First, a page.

Winter Buckwheat PancakesFebruary 11, 2010 at 5:07 pm | Posted in breakfast things, pancakes & waffles | 16 Comments
Yesterday was the messiest, snowiest, slushiest day New York City has seen all winter. A yucky day outside makes for the perfect day to hibernate inside (luckily, I usually have Wednesdays off from work)…and the perfect day to make homemade pancakes! Ummm….have I told you that I love pancakes? I may have mentioned it a few times, right?
I’ve been noticing a lot of buckwheaty recipes lately, so I picked up a bag of buckwheat flour at the shop the other day. I put it to quick work in my first batch of buckwheat pancakes. Normally when I think of buckwheat pancakes, I imagine little yeast-risen blini with caviar or smoked salmon, but these guys are more in-line with buttermilk breakfast pancakes. The buckwheat flour gives them an earthy color and slighty nutty taste. These pancakes are hearty and delicious, and just the thing to make you feel cozy on a snowy day.
P.S.: My friend Lauren and I met up with Dorie Greenspan at her pop-up CookieBar today. She is nicer that I even imagined her to be, and her cookies are damn good, too! I was so excited that I forgot to tell her I’d made (and devoured) these pancakes…the recipe is hers!
Winter Buckwheat Pancakes– makes 4 servings (about 12 pancakes)
from a recipe in Pancakes: From Morning to Midnight by Dorie Greenspan
Steph’s note: You can reduce the butter in the recipe (I used 3T) if you’d like. The recipe halves wonderfully if you are just feeding two.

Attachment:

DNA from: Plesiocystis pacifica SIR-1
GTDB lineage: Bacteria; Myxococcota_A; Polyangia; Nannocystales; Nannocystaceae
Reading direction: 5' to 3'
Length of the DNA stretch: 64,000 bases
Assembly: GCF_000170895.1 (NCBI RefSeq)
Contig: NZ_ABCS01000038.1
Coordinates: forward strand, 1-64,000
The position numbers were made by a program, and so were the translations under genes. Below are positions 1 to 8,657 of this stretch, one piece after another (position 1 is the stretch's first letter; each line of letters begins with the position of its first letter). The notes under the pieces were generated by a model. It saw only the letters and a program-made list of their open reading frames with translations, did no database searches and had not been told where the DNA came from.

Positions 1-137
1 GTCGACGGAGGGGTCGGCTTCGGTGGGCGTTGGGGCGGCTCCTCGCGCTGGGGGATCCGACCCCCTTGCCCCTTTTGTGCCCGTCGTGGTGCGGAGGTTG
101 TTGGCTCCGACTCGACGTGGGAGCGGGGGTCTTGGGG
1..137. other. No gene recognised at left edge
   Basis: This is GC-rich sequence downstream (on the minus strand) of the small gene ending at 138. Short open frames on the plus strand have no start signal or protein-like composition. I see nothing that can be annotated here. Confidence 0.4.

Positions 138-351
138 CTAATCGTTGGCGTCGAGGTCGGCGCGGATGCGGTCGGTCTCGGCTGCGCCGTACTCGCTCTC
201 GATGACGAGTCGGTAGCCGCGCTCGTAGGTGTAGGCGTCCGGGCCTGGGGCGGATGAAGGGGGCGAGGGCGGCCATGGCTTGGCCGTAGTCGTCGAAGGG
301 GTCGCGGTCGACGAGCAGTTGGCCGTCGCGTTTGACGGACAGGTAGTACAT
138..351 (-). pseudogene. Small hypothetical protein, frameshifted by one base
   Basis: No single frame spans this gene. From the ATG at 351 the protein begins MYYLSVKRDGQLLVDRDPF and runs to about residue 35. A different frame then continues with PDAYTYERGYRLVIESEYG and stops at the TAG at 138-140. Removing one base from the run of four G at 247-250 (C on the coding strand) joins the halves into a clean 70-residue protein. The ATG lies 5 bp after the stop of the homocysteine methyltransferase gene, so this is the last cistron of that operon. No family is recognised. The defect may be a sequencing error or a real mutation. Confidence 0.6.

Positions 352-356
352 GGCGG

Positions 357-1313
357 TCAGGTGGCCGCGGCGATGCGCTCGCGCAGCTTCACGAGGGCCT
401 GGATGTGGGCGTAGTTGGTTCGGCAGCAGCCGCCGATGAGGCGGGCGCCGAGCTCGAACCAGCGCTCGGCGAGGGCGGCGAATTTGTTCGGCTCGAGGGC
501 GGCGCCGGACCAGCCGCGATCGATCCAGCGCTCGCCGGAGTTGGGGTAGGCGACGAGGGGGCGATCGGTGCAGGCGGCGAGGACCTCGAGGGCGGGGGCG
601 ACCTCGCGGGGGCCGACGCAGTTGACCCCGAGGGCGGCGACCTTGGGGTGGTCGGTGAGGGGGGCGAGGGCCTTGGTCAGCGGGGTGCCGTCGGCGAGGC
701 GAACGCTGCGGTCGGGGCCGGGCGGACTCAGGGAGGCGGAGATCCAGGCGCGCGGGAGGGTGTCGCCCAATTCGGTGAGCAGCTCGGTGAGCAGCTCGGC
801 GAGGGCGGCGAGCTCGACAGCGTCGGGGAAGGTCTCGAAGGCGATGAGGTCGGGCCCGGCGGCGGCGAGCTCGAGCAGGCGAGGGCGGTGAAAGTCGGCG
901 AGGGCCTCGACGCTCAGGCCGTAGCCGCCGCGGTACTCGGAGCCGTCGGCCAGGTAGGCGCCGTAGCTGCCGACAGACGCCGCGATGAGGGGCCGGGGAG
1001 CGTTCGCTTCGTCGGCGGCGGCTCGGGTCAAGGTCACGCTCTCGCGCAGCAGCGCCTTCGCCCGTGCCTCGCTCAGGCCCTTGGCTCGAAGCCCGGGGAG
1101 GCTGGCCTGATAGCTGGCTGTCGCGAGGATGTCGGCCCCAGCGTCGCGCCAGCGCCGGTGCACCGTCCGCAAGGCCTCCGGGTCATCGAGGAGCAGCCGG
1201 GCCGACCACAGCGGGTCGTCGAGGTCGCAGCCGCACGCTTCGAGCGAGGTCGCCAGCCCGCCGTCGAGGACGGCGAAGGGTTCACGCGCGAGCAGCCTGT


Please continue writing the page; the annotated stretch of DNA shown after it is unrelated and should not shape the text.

3/4 c buckwheat flour
3/4 c all-purpose flour
1 1/2 t baking powder
1/2 t baking soda
1/2 t salt
3/4 c milk
3/4 c buttermilk
2 large eggs
4 T unsalted butter, melted
3 T honey
maple syrup or honey and butter, for serving
-In a medium bowl, whisk the flours, baking powder, baking soda and salt together. In another bowl, thoroughly whisk the milk, buttermilk, eggs, melted butter and honey together. Pour the liquid ingredients over the dry ingredients and mix with a whisk, stopping when everything is just combined (don’t worry if the batter is a bit lumpy). You will have a thick, dark batter that looks as though powdered coffee has been sprinkled through it; as the batter sits, it will become thicker, stickier and more elastic—that is fine.
-Lightly butter, oil or spray your griddle or skillet; preheat over medium heat or, if using an electric griddle, set to 350°F; if you want to hold the pancakes until serving time, preheat your oven to 200°F.
-Spoon 1/3 cup batter onto the griddle for each pancake, allowing space for spreading and use a spatula or the back of your spoon to lightly press the batter into rounds. When the undersides of the pancakes are golden and the tops are speckled with bubbles that pop and stay open, flip the pancakes over with a wide spatula and cook until the other sides are brown.
-Serve immediately with suggested toppings, or keep the finished pancakes in the preheated oven while you make the rest of the batch.